So much of our financial lives comes down to certain numbers.
There’s the retirement figure you hope to get to so you can avoid eating potted meat and rice.
And your Social Security number — although, based on the frequency of major data breaches, it may already be compromised.
And of course there’s the SAT-like number that has come to define your overall financial identity — your credit score.
Pumping up your credit “number” should be a priority. The higher your score, the more likely you’ll get favorable lending terms because the algorithms say you’re more likely to pay your debt.
A landlord will probably ask for a credit number. A potential employer will want you to disclose it. Even a date, hoping to become serious, might judge you by it. A Federal Reserve study found a link between a lasting relationship and good credit scores; couples with similarly high credit scores tend to stay together.
So do you know your number? And more importantly, do you know enough about how the credit-scoring system works to boost your rating if it’s not measuring up?
If you’re not sure, pick up this month’s Color of Money Book Club selection, “Your Credit Score: How to Improve the 3-Digit Number That Shapes Your Financial Future,” by personal-finance author Liz Weston, who writes the syndicated column “Money Talk.”
Be sure to get the fifth edition. Why so many versions?
The credit-scoring world is complicated and ever-changing.
“Twenty years ago, you didn’t even have the right to know the numbers that lenders used to judge you,” Weston writes. “Today, you can get dozens of your scores online within seconds, along with detailed information about what goes into creating each one. Instead of having too little information, sometimes it can feel like you have too much.”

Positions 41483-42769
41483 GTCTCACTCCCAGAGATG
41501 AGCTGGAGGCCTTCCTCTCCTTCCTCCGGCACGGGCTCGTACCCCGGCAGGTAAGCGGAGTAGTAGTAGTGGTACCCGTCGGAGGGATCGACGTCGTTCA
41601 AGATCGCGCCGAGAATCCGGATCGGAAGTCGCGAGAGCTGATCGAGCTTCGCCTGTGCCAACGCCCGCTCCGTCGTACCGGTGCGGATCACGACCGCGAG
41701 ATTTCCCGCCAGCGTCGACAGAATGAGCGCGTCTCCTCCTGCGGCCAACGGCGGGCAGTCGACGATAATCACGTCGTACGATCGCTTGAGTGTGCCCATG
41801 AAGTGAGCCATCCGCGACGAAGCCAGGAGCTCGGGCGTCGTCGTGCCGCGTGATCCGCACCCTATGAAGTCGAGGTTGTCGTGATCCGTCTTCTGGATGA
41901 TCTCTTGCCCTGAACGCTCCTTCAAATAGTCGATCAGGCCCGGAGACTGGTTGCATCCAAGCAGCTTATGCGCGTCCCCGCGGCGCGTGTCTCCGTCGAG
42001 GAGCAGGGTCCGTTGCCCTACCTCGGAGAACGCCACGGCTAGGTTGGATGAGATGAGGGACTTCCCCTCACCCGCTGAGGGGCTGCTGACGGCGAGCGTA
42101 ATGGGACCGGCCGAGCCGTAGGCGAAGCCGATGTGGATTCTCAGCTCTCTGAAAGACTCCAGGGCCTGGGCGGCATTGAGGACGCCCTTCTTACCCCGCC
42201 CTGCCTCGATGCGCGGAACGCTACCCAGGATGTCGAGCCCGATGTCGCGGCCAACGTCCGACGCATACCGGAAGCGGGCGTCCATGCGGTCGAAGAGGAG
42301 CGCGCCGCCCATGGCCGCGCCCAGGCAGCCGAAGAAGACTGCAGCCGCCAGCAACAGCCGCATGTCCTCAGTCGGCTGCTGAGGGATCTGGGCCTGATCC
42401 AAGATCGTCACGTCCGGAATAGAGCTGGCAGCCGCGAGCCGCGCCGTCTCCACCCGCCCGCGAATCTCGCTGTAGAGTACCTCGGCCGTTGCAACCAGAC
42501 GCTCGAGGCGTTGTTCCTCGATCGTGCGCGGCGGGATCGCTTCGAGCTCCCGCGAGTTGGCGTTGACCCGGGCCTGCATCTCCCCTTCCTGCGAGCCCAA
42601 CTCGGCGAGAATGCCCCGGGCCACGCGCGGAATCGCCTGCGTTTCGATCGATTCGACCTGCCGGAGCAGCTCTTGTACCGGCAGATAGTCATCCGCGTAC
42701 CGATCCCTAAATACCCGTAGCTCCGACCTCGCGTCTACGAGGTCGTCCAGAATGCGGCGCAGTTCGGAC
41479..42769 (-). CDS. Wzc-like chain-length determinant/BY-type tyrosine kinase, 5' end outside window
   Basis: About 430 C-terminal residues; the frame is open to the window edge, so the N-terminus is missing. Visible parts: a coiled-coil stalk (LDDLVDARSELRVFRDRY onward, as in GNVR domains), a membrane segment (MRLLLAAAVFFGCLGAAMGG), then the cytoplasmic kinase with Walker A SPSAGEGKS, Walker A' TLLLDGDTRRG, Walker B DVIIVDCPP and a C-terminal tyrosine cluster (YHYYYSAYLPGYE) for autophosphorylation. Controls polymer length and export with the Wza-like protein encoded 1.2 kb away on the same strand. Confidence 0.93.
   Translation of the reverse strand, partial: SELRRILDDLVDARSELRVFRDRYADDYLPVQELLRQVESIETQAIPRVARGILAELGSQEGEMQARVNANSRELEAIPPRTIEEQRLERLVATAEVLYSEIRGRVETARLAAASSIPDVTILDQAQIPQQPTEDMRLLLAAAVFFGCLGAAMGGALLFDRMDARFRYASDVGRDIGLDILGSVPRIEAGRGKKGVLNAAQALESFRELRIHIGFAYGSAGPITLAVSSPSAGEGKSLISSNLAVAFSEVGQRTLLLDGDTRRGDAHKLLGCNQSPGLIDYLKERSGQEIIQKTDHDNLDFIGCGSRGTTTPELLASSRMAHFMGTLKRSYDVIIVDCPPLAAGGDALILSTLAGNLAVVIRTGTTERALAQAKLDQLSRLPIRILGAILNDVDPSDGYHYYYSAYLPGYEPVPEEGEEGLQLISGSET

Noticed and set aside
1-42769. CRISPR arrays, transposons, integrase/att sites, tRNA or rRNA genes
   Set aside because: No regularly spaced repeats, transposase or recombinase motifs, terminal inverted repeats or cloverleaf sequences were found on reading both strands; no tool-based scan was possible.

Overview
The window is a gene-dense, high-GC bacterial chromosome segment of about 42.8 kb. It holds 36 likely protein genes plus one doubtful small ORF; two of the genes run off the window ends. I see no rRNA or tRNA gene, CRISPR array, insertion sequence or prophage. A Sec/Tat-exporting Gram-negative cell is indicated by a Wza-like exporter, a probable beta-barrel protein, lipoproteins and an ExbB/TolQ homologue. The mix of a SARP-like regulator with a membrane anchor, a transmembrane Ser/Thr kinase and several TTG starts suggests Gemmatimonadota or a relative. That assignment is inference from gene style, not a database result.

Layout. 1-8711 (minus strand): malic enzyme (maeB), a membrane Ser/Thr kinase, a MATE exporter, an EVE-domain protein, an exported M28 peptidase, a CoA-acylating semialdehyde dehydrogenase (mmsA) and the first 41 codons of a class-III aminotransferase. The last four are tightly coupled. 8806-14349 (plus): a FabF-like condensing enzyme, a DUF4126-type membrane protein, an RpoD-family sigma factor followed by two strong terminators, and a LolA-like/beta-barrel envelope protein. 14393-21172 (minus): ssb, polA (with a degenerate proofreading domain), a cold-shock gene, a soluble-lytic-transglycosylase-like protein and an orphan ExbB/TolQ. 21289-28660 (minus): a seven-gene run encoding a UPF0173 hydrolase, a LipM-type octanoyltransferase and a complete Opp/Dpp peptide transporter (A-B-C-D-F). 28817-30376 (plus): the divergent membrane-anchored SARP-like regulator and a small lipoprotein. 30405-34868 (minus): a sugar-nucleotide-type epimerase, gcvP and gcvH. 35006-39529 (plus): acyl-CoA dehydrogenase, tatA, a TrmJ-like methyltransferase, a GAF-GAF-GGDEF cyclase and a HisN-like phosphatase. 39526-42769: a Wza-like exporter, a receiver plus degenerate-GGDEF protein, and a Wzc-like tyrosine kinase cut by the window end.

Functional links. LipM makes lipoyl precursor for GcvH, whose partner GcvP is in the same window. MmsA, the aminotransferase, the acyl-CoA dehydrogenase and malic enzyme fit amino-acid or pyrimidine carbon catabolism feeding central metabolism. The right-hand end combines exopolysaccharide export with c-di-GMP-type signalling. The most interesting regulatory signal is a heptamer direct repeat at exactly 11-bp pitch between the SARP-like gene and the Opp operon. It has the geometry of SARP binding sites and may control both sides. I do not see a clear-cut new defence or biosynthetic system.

Weston, who also writes for NerdWallet.com, has put together an informative guide to the underbelly of credit scores. Trust me, there is some stuff under the hood of this system that you need help understanding. In fact, she devotes a whole chapter: “Credit-Scoring Myths.” Here are some of the top myths she dispels:
● Checking your credit report too often will bring down your score.
● You need to pay interest to get a good score.
● Credit counseling is worse for your score than declaring bankruptcy.
● Your score will automatically drop if you comparison-shop for rates before buying a car or applying for a home loan. (You have a window in which multiple inquiries won’t hurt your score.)
Last month, Chase Slate released the results of a study that found that 40 percent of Americans don’t know their number. Of those who do, 32 percent aren’t happy with their scores. Of those who are dissatisfied with their score, 82 percent would like to spend the year improving their rating.
Credit Karma found that more than two-thirds of people surveyed said they had made a major credit mistake before turning 30. They either overspent using credit, paid bills late or defaulted on a loan. Those actions can drag down your score.
“How you handle your credit problems will have a huge effect not only on your credit worthiness but also on your financial future,” Weston writes in the book. “The wrong move can sink you further into debt, devastate what’s left of your scores and put your financial life at risk. The right moves can help you climb out of the hole stronger, wealthier and more creditworthy than ever before.”
You’ve probably heard the radio ads from companies promising to “fix” your credit. Often that repair comes with a high price, from several hundred dollars to thousands of dollars. Save yourself some money and frustration by studying Weston’s book. Fixing your credit is a doable DIY endeavor as long as you have the right information. And “Your Credit Score” gives you just that.
If you’re new to the book club, we don’t meet in person. Just get the book and join me for the live online discussion. I’ll be hosting a chat about this month’s selection at noon Eastern on March 24 at washingtonpost.com/discussions. Weston will join me to take your credit-score questions.
Write Singletary at The Washington Post, 1301 K St. NW, Washington, D.C. 20071 or email@example.com. To read more: http://wapo.st/michelle-singletary.